Scientists estimate humans burn an average of 175 million acres of forest and grassland every year, most of it in the tropics. In some parts of the world—such as the rainforests of Amazonia—the rate of biomass burning has intensified in recent years. (For more details, refer to these fact sheets on Biomass Burning and Tropical Deforestation.)
This true-color image was aquired by the Moderate Resolution Imaging Spectroradiometer (MODIS), flying aboard NASA’s Aqua satellite, on August 31, 2003. In this scene, the smoke (whitish-gray haze that fills the image) from a large number of fires (red polygons) fills the sky above Rondonia, Brazil, and almost completely blots out the sensor’s view of the surface. The familiar herringbone pattern of deforested land is unmistakable in the center and lower righthand corner of the image. The Madeira River can be seen wending its way through the upper left portion of the scene.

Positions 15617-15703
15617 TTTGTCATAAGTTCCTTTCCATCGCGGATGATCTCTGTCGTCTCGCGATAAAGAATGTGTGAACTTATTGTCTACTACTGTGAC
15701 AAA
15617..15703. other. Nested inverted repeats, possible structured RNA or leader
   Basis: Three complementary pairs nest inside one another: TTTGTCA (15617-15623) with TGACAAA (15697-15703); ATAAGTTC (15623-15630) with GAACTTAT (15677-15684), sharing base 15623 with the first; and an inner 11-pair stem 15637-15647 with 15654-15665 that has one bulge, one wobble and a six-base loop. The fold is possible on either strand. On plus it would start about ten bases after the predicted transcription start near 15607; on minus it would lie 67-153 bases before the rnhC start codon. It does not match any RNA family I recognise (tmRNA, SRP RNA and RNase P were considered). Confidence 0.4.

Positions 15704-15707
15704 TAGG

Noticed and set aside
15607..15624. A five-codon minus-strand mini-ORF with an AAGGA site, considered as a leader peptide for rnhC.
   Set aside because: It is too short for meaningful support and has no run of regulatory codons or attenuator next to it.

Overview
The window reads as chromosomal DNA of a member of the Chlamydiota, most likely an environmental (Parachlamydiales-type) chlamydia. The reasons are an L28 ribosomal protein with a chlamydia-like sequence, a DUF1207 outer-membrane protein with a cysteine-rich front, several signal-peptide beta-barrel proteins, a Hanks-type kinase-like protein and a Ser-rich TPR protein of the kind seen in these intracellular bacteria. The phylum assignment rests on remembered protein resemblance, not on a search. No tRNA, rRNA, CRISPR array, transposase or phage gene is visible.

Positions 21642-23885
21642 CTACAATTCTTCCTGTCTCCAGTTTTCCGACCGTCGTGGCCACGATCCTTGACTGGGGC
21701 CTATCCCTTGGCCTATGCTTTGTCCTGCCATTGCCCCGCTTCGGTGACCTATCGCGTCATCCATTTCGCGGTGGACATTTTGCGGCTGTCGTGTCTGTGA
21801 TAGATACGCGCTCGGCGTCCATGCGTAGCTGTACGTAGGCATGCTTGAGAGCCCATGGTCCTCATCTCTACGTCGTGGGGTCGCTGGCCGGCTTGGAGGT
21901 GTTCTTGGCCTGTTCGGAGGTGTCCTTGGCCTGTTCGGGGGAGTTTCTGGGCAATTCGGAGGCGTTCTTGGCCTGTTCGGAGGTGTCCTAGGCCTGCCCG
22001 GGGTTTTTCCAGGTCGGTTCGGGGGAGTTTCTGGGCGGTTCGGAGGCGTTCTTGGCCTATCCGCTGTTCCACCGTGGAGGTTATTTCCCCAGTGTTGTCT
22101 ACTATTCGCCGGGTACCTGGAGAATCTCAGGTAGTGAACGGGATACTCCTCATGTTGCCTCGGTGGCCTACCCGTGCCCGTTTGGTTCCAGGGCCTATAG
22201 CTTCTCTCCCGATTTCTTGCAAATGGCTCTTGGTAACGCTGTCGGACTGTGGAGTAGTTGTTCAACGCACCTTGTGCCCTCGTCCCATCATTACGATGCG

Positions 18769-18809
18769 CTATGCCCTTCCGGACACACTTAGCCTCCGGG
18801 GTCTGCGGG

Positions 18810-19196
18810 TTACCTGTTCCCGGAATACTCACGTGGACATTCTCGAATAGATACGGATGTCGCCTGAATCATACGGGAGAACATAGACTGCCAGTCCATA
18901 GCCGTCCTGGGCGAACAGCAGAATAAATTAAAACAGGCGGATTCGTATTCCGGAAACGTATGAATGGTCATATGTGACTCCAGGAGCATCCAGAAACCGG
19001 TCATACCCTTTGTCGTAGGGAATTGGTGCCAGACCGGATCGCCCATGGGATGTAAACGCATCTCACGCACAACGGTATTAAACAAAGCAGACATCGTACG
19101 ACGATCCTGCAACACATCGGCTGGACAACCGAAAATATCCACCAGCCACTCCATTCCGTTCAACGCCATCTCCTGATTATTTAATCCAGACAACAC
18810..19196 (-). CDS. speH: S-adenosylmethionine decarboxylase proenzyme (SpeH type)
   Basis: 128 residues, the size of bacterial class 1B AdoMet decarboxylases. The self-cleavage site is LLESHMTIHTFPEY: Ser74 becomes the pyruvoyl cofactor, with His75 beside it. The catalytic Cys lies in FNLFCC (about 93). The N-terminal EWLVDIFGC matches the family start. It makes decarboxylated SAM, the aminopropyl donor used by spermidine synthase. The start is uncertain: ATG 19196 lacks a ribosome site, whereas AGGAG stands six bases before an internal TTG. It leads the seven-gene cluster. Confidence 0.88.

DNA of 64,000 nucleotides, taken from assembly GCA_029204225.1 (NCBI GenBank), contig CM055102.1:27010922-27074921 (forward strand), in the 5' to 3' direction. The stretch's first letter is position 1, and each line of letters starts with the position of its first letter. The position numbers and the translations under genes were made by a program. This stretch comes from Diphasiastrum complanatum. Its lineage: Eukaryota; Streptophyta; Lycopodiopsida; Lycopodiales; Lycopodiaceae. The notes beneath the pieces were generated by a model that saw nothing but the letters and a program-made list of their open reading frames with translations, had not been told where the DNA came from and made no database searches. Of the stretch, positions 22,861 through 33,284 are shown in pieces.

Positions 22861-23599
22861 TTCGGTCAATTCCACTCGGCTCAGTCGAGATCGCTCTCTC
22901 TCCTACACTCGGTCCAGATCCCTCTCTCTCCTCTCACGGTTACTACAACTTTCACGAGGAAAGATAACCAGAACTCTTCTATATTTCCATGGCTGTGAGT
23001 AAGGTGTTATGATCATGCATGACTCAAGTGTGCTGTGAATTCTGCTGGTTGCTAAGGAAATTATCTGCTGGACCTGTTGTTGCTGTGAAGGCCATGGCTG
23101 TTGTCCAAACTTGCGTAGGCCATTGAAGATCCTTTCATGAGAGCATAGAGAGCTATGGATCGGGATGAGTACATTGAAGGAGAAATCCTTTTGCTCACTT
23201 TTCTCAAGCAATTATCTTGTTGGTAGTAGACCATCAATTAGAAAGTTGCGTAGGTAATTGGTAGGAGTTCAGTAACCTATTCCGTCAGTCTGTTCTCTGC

Such burning episodes not only disrupt the local forest ecosystem, but they also dramatically influence the atmosphere’s chemical make-up by releasing large amounts of gases and aerosols into the air. The MODIS sensors aboard both Terra and Aqua were designed to help scientists monitor fires on a global scale and to help them better estimate how much area humans burn every year as well as how much biomass burning contributes to the ongoing increase in levels of atmospheric carbon dioxide.